This is monumental!
Rumors about the detection of gravitational waves have been floating around for months, and finally, these rumors were addressed in a press conference this morning and also in a peer-reviewed paper no online in Physical Review Letters.
Drum roll… gravitational waves have officially been detected!
This is a point in our history just as monumental as Galileo looking into the sky with a telescope for the first time!
On September 14, 2015, the Laser Interferometer Gravitational-Wave Observatory (LIGO) observatories, located in Louisiana and Washington, recorded a signal at nearly the same time.
After months of checking, rechecking, and analysing the data, researchers are finally convinced that what they saw were gravitational waves.
Gravitational waves are dynamical perturbations in the fabric of spacetime — they stretch space in one direction, and compress it in another.
The gravitational waves measured were produced by two colliding black holes 1.3 billion years ago. The signal had a very specific characteristic — as time went forward, the frequency went up — exactly what is expected for two large objects merging.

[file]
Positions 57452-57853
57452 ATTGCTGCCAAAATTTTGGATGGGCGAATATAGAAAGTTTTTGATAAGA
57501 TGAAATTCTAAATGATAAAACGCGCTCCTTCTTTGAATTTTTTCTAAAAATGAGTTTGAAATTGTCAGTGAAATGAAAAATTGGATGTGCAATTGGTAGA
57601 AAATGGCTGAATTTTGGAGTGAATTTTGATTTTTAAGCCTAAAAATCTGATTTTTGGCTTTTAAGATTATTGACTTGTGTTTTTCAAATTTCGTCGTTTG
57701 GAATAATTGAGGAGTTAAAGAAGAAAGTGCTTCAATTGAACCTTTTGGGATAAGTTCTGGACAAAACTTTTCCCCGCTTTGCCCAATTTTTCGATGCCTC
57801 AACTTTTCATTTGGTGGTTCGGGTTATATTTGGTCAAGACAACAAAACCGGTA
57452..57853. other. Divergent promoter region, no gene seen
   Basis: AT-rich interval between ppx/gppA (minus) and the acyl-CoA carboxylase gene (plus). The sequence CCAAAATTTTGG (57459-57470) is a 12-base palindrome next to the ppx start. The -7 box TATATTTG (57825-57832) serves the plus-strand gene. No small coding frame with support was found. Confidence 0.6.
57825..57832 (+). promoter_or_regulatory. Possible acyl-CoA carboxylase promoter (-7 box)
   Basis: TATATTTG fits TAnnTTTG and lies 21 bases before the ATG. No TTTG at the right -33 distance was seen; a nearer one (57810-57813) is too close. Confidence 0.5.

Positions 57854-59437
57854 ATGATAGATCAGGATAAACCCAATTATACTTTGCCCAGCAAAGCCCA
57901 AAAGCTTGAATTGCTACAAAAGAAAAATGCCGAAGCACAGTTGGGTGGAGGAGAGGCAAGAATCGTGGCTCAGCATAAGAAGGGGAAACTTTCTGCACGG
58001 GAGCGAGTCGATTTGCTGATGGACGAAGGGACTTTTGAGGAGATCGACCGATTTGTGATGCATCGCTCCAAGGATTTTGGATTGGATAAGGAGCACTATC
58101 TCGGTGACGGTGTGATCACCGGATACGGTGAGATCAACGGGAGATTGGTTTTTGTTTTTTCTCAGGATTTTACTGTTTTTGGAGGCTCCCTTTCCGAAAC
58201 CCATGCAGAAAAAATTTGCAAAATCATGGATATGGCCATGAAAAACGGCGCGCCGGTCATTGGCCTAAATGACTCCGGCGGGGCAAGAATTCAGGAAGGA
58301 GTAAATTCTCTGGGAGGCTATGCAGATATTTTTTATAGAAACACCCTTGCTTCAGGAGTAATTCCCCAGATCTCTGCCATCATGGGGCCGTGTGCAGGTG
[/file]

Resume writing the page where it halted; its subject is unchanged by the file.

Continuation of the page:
LIGO interferometer detectors are L-shaped, 4 kilometers long on each side and composed of lasers that go back and forth between mirrors, so that any gravitational waves passing through these lasers would distort spacetime.
These detectors measure the vibrations in spacetime in a way that allows us to hear them, and on September 14, 2015, researchers heard the characteristic chirp that had been predicted to indicate the merger of black holes. But a lot more can be learned from these measured waveforms. For example, the frequency of the wave can indicate the masses of the initial black holes and the mass of a newly merged one, while the amplitude of the wave can tell us how far away it is.
Amazingly, this technology will allow us to hear things that we expect, but also things that we never expected. This is a very exciting time.
Read more about gravitational waves and What It Means for Science If Gravitational Waves Have Been Detected.